Distance forces most communication into electronic pipelines of various widths and colors. These pipelines (channels) are not as rich as face-to-face communication. In fact, not only are they not as rich in conveying the message that we wish to convey, but many are asynchronous (such as e-mail, or structured conversations in groupware). While some Western cultures may be somewhat comfortable forming relationships over electronic means such as e-mail, telephone, or video-conferencing, other cultures find these channels extremely uncomfortable unless solid personal relationships have already been formed. (Our desire for more "rich" media when we communicate is covered in Chapter 4).

Time zone differences exacerbate the communication problem. When developers in California and India have no natural overlap of working hours for voice or video conversations, then one side always has to compromise. More practically, almost all communication is channeled through various asynchronous technologies, such as e-mail, or formalized work flow arrangements. (Specific handling of time-zone differences appears in Chapter 10; collaborative technologies are presented in Chapter 7).

National Culture.

Perhaps the most confusing intra-team feature is national culture. We use a broad definition of national culture in this book to encompass national and ethnic traditions, customs, norms of behavior, as well as language. Cross-cultural teams have more potential — more potential for productivity as well as more potential for problems — relative to that of more homogeneous cultural groups. Problems may stem from mistrust, miscommunications, and lack of cohesion. Global managers are faced with a balancing act: Foster a healthy conflict of ideas and opinions while controlling cultural differences among team members.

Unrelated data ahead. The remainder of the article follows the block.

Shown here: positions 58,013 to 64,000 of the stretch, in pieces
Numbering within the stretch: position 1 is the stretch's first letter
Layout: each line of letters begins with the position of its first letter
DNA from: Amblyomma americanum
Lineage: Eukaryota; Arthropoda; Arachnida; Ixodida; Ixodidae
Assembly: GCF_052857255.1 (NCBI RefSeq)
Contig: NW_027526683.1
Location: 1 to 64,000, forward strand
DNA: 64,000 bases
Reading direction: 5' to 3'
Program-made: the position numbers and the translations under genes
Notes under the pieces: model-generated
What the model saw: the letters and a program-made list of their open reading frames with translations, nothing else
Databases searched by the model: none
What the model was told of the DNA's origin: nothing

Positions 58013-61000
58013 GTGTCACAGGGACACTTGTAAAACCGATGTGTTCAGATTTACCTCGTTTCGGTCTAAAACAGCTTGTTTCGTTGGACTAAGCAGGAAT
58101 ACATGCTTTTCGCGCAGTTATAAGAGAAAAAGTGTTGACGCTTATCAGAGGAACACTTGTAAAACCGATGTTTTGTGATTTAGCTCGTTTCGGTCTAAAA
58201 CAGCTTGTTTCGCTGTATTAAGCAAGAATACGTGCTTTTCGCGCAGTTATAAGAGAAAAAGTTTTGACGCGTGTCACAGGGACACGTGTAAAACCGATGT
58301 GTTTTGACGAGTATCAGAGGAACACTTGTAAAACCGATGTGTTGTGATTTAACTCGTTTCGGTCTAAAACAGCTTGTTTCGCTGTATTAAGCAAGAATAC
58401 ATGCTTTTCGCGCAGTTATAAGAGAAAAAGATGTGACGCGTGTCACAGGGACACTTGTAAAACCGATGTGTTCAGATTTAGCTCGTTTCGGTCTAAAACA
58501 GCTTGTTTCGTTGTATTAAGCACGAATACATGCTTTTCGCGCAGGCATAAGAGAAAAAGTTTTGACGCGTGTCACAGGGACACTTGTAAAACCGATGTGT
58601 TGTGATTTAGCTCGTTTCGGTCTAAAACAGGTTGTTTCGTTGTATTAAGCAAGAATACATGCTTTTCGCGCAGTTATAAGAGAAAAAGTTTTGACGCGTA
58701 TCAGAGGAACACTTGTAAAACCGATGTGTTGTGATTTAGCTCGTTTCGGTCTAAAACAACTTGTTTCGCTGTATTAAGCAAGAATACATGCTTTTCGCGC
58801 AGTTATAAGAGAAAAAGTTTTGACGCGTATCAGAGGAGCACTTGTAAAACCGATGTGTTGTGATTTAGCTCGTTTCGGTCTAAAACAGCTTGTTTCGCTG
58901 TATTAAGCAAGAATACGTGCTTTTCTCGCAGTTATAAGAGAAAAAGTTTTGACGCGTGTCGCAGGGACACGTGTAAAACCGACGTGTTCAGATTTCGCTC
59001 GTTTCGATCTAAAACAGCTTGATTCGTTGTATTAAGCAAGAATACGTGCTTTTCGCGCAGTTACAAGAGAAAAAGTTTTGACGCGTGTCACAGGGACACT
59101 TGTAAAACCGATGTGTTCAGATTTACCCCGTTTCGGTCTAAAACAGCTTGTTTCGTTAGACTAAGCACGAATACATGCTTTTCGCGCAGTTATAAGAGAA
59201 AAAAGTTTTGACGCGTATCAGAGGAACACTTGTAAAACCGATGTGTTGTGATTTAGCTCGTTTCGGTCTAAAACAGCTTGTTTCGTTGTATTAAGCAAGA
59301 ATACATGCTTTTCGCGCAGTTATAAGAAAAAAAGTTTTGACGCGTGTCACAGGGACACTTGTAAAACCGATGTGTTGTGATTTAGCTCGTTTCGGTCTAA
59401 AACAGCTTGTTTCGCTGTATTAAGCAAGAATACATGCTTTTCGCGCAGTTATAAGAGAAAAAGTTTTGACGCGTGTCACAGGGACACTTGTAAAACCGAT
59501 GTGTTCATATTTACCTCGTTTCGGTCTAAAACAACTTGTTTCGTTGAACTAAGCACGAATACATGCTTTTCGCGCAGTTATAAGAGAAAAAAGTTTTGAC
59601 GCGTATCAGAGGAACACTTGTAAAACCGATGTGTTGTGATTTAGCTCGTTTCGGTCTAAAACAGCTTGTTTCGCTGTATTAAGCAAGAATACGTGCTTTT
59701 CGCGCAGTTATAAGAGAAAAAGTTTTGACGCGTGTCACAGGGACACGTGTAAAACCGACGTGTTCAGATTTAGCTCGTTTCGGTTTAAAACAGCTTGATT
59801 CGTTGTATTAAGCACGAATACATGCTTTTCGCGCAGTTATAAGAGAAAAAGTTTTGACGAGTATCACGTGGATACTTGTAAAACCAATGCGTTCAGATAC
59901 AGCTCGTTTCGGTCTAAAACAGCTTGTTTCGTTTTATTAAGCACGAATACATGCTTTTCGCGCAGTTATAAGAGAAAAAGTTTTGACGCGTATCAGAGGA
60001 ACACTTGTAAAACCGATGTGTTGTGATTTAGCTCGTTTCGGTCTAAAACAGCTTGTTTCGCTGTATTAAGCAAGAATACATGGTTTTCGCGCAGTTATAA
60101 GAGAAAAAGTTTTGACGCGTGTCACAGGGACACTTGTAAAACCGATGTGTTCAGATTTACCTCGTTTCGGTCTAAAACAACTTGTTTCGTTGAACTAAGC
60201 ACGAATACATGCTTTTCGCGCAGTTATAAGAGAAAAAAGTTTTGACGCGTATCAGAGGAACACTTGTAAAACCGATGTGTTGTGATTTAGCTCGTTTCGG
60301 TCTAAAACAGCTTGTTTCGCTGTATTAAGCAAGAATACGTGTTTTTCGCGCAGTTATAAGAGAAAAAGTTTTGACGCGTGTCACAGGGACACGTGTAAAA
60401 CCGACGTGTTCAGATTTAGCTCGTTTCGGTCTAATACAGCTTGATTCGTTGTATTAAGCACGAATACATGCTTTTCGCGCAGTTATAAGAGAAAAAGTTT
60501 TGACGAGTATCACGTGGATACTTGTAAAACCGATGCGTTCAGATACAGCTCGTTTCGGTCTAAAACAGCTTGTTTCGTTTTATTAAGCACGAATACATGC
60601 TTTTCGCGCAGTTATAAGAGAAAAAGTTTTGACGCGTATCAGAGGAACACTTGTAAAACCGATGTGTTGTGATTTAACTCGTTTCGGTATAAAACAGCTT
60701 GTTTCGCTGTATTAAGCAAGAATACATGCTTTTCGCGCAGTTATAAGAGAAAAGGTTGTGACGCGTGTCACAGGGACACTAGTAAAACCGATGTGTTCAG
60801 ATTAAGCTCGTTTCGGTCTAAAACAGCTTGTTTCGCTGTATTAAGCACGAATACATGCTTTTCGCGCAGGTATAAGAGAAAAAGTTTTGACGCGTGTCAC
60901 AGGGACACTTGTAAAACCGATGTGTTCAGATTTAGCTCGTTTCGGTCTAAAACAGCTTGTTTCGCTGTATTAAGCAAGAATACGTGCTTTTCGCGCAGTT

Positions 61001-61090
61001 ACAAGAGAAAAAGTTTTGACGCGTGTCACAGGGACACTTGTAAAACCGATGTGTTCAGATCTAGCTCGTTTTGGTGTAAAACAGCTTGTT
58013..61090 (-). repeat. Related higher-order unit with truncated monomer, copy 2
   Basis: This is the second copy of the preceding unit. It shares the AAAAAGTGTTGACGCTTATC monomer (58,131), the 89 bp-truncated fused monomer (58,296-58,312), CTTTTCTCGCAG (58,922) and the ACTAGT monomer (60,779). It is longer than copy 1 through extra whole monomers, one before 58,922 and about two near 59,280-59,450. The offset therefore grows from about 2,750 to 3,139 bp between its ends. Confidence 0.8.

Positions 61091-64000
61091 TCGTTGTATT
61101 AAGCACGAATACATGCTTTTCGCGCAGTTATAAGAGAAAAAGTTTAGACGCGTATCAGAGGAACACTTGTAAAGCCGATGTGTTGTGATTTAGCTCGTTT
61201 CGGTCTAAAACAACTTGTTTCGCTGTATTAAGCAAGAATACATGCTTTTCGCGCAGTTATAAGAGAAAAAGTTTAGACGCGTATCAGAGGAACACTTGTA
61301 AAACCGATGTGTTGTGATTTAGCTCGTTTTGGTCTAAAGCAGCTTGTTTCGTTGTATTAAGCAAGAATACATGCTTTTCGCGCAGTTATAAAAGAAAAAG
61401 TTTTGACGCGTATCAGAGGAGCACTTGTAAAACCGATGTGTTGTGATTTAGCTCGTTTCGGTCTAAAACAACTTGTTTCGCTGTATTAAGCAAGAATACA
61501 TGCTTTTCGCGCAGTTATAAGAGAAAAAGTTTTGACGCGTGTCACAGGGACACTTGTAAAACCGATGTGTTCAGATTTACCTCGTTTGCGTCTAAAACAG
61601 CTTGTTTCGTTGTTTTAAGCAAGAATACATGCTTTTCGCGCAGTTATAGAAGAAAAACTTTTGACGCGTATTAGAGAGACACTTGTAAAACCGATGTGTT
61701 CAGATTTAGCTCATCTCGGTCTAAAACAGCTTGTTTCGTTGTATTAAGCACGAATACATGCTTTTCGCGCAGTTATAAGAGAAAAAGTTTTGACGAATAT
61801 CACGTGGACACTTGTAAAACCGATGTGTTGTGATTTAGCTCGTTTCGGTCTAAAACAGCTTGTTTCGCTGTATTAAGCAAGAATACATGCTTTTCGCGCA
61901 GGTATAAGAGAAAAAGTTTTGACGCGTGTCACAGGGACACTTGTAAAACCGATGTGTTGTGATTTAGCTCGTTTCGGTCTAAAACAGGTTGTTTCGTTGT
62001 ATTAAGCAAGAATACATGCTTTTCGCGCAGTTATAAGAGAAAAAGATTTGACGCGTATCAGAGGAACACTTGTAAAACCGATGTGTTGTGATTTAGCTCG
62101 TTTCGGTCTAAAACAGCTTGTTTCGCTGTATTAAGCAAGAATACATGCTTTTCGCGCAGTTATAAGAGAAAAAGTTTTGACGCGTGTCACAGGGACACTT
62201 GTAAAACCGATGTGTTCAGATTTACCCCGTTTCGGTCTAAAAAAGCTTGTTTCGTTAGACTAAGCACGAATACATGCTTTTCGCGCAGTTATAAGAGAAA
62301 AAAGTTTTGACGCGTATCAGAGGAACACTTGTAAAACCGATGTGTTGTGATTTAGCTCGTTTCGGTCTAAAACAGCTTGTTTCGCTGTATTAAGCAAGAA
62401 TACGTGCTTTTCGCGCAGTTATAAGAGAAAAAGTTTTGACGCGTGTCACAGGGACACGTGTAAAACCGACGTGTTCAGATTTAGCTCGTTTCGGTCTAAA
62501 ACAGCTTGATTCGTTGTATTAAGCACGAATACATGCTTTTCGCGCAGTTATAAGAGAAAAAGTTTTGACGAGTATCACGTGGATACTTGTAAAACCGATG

Software developers from different cultures exhibit different behaviors, norms, and assumptions even though the lingua franca of the computing world is unequivocally English. Most people are surprised when they learn that spoken words account for little of our total communication. The major part of communication, perhaps as high as 80%, consists of contextual information as well as nonverbal cues, such as greeting styles, gestures, and posture. Both verbal and nonverbal communication is awash with ambiguity. The nonverbal part is especially difficult because it relies much more on culture. Worse, the nonverbal cues are difficult to convey across ("nonrich") electronic communication channels.

One of managers' most important roles is to understand the sources of conflict within their team. National cultural differences make this task more complex. For example, an American software company acquired a British software company. The respective sites began collaborating and encountered a critical disagreement. Was this disagreement rooted in national culture differences, organizational cultural clashes, or professional differences? Unless one understands the root, the solution will be only superficial. (The problems of cultural differences are explored further in Chapter 5. Solutions appear in Chapters 10 and 11).

Cultural diversity also represents the tremendous potential of bringing in fresh ideas and perspectives. The cultural differences can be fused to create a cultural synergy: new ways to solve a problem, design a product, or think about the software production process itself. This is the primary energy that the global software team needs to harness.